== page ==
Review article suggests girls equal boys in math skills

By Tom Nordlie • Published: January 19th, 2011
Category: Health in a Heartbeat

You know those cheesy horror movies where the bad guy survives endless gunshots and other mayhem, and keeps on coming?

Stereotypes can be like that.

No matter how much logic is thrown at them, they manage to survive.

And, unlike horror-movie villains, stereotypes can hurt people in real life.

Here’s a good example… the notion that boys are better than girls at mathematics.

This piece of folk wisdom has circulated in the U-S for generations.

And it can discourage young women from pursuing careers in science and engineering, where higher math is used daily.

A review article published in the journal Psychological Bulletin may not end the stereotype, but it does inflict some well-deserved damage.

The review looked at almost two-hundred-fifty recent studies from around the world, involving more than a million participants.

Almost without exception, the results showed that both genders performed equally well at math, from preschool all the way through college and into adulthood.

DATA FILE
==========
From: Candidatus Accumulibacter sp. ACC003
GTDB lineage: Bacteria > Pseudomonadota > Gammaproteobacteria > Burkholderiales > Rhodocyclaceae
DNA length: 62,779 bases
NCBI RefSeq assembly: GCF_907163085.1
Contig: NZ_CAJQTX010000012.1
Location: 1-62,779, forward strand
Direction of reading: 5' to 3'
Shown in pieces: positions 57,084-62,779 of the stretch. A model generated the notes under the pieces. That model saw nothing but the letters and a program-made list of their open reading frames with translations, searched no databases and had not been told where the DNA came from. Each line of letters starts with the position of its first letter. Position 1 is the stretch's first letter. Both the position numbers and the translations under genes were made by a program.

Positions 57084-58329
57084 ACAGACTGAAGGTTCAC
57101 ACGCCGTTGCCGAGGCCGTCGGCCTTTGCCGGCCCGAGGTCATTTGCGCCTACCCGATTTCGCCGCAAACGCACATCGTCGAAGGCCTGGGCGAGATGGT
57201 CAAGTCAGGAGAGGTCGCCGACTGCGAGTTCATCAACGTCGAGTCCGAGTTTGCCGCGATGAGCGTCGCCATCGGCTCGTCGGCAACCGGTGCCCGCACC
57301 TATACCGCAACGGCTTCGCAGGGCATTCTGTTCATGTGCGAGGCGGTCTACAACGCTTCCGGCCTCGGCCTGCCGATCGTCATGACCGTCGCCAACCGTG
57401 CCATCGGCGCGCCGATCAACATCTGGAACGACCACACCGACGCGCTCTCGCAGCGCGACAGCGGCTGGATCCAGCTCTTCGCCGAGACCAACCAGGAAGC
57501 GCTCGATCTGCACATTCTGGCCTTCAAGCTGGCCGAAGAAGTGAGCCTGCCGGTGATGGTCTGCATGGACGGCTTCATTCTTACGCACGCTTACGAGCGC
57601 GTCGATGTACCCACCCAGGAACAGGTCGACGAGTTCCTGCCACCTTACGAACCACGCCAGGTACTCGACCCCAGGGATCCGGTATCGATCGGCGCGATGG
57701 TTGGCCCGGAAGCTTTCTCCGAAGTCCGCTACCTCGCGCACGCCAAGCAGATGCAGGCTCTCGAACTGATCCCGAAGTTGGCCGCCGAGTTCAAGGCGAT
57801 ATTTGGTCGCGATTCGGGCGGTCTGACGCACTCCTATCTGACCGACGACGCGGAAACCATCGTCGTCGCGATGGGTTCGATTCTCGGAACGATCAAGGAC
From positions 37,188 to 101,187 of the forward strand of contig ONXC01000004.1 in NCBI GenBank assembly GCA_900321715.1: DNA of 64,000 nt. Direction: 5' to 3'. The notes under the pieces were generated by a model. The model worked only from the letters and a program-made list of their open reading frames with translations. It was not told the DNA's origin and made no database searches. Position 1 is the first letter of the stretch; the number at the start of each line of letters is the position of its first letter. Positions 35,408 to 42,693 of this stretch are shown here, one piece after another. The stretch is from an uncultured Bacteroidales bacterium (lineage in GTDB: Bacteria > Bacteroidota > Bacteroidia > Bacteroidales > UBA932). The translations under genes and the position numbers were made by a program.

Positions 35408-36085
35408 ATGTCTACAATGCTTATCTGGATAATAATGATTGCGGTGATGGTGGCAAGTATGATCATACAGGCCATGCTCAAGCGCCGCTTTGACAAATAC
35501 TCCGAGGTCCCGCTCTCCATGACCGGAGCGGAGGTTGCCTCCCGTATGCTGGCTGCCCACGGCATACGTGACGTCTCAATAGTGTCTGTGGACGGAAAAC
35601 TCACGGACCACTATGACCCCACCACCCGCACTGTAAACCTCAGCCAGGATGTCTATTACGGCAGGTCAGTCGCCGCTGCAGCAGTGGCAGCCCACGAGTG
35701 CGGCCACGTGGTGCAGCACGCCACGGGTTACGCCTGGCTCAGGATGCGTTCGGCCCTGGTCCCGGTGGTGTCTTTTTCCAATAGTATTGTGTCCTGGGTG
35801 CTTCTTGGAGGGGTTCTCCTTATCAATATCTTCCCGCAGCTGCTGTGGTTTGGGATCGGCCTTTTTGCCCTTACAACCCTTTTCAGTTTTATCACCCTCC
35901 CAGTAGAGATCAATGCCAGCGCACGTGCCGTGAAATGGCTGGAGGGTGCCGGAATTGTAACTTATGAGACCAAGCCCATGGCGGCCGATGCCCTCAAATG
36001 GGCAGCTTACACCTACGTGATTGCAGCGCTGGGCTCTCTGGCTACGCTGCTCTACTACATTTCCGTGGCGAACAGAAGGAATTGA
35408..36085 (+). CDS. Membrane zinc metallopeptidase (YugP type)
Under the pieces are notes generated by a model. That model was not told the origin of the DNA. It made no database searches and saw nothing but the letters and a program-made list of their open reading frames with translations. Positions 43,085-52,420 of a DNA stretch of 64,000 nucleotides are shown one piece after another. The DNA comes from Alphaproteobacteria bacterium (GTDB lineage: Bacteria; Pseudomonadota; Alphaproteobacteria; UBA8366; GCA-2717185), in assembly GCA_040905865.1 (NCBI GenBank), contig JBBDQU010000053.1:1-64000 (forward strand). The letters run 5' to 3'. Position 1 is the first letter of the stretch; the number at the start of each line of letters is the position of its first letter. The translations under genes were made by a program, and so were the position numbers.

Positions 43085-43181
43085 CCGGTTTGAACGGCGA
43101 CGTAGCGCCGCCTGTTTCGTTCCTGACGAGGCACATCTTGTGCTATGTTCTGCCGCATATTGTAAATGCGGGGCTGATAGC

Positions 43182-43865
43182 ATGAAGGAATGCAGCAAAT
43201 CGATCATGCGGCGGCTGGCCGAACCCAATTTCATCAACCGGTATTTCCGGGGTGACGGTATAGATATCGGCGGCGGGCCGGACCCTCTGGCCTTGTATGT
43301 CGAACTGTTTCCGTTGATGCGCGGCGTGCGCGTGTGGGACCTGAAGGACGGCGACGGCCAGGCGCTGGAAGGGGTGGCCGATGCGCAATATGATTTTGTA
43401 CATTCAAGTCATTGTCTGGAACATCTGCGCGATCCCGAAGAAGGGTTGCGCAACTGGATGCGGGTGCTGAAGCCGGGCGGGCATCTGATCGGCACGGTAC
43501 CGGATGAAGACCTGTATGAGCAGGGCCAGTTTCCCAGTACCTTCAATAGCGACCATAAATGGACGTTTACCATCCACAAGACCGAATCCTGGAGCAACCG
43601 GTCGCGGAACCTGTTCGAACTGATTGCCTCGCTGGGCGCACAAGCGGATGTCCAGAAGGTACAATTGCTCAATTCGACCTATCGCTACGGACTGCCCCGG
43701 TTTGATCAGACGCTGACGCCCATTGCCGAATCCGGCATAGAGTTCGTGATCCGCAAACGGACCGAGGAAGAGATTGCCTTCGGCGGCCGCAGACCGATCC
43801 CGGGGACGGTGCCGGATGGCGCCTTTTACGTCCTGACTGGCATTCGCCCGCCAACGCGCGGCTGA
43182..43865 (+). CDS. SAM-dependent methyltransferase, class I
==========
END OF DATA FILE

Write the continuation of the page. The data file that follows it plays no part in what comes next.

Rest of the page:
Yes, there were a few differences.

According to some data, boys performed better on multiple-choice tests and measurement questions. Girls performed better on short-answer tests and algebra questions.

There was only one area where it appeared that males clearly had the upper hand.

That’s complex problem-solving, where students use evidence, reasoning and planning.

The authors suggest this subject isn’t being taught enough, at least in the U-S.

One reason is that many math programs are geared toward preparing students for standardized tests that involve simpler math.

So maybe the way to get rid of the gender-stereotype boogeyman once and for all is by providing better education.

That’s a tactic they never seem to try in horror movies.